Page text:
Come now, let us set things right! Isaiah 1:18
People who know me might call me “driven.” Mental health professionals might call me “obsessive-compulsive.”
I feel responsible — responsible for using my gifts and talents, responsible for making the church look good and responsible for making the world a better place. I certainly am not the “assistant savior of the world,” but sometimes I try to act like it. I get on my own nerves when I do.
People who take responsibility seriously get a lot done. There is an upside to that and a down side. The upside is that you have a lot to show for your work. The downside is that you pay a steep price for the work you get done.
“Energizer Bunnies” like us usually never take the time to stop and ask ourselves, “Is it worth it?” We just keep going and going and going. Our motto is,
“Anything worth doing is worth overdoing.”
I have spent many years of my life teaching myself and others the dynamics of a passionate commitment to one’s own personal and vocational excellence. I have seen many amazing results of such a commitment, in my own life and in the lives of those I have had the luxury to teach.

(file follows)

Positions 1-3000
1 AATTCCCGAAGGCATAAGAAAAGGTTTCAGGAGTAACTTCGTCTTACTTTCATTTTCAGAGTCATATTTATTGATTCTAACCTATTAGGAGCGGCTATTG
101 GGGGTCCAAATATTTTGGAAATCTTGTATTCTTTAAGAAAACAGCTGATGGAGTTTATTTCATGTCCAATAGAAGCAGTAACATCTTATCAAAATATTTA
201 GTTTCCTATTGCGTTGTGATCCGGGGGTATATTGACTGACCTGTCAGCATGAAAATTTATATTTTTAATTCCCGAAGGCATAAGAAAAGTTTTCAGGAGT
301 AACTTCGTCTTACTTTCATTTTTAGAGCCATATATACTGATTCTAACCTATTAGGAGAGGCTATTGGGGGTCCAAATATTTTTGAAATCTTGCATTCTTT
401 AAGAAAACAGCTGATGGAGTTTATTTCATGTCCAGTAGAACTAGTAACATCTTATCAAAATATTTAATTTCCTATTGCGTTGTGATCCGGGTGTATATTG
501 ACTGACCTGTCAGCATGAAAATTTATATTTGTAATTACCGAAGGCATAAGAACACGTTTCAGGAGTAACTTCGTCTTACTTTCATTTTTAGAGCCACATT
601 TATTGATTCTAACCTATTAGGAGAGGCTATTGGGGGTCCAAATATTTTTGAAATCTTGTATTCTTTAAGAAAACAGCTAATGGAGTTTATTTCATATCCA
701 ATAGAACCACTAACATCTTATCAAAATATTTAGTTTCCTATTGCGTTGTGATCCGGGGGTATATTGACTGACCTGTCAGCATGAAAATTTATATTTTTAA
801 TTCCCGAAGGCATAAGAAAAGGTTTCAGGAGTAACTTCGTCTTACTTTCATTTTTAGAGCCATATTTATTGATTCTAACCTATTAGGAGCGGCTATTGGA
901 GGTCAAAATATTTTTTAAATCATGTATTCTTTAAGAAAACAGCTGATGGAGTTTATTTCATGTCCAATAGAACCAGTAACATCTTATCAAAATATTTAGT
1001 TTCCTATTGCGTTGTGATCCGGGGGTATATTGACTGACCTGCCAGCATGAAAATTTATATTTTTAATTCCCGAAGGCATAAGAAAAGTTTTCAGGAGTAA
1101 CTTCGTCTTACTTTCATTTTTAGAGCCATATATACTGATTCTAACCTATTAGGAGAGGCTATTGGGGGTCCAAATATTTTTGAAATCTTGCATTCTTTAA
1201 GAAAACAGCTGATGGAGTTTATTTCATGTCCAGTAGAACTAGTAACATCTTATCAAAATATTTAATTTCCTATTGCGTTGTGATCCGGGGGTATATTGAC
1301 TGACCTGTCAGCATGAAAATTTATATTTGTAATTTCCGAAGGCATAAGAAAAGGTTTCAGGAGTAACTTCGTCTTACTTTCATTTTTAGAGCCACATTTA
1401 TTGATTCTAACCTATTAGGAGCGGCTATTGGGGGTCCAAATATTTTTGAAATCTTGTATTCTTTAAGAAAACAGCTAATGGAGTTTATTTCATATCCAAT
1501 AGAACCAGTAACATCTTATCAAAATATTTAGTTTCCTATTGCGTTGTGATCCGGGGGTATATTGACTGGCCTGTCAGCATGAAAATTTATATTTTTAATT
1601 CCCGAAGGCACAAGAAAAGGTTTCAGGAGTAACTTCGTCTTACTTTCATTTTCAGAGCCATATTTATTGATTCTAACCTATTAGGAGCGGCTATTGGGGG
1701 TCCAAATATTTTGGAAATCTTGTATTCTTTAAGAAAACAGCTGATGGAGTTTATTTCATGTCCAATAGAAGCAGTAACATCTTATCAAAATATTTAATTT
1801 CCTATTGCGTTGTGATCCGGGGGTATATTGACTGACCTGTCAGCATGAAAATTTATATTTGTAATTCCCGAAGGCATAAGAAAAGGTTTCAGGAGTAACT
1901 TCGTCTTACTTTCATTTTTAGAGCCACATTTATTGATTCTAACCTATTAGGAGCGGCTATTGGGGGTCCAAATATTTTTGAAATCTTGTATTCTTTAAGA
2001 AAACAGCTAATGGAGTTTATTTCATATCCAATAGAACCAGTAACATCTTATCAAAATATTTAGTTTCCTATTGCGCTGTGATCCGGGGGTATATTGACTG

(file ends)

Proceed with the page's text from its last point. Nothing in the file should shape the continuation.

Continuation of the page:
The question we finally get to, however, is this: When is it time to stop or even start slowing down working that program?
When I “retired” in 2014, I had already put 13 speaking trips on my 2015 calendar. In 2015, I already had nine speaking trips on my 2016 calendar and now it is up to 15. When I actually get to 2017 and 2018, I predict that they too will be full unless I learn so say “no.”
I have always joked that I wanted to “burn out,” rather than “rust out.” At the rate I am going, it looks like I could get my wish unless I start learning to “let go.”
My problem is I don’t want to let go. “Letting go” sounds like something somebody said old people should do, so I want to scream back, “Who said so and why would they say that?”
I lean more toward the balance that says the art of living lies in a fine mingling of letting go and holding on. Yes, there may be things I should and must let go of, but surely there are things I should and must hold on to.
The only kind of “letting go” I am interested in is simplifying my life by letting go of things that don’t matter, baggage that slows me down, junk that needs to be looked after, old hurts that have no chance of healing and relationships that drag me down.
I still want to hold on to my passion for seeing how far I can stretch myself, for meeting new people and going to new places, for exploring new ways of thinking and for cultivating personal and vocational excellence.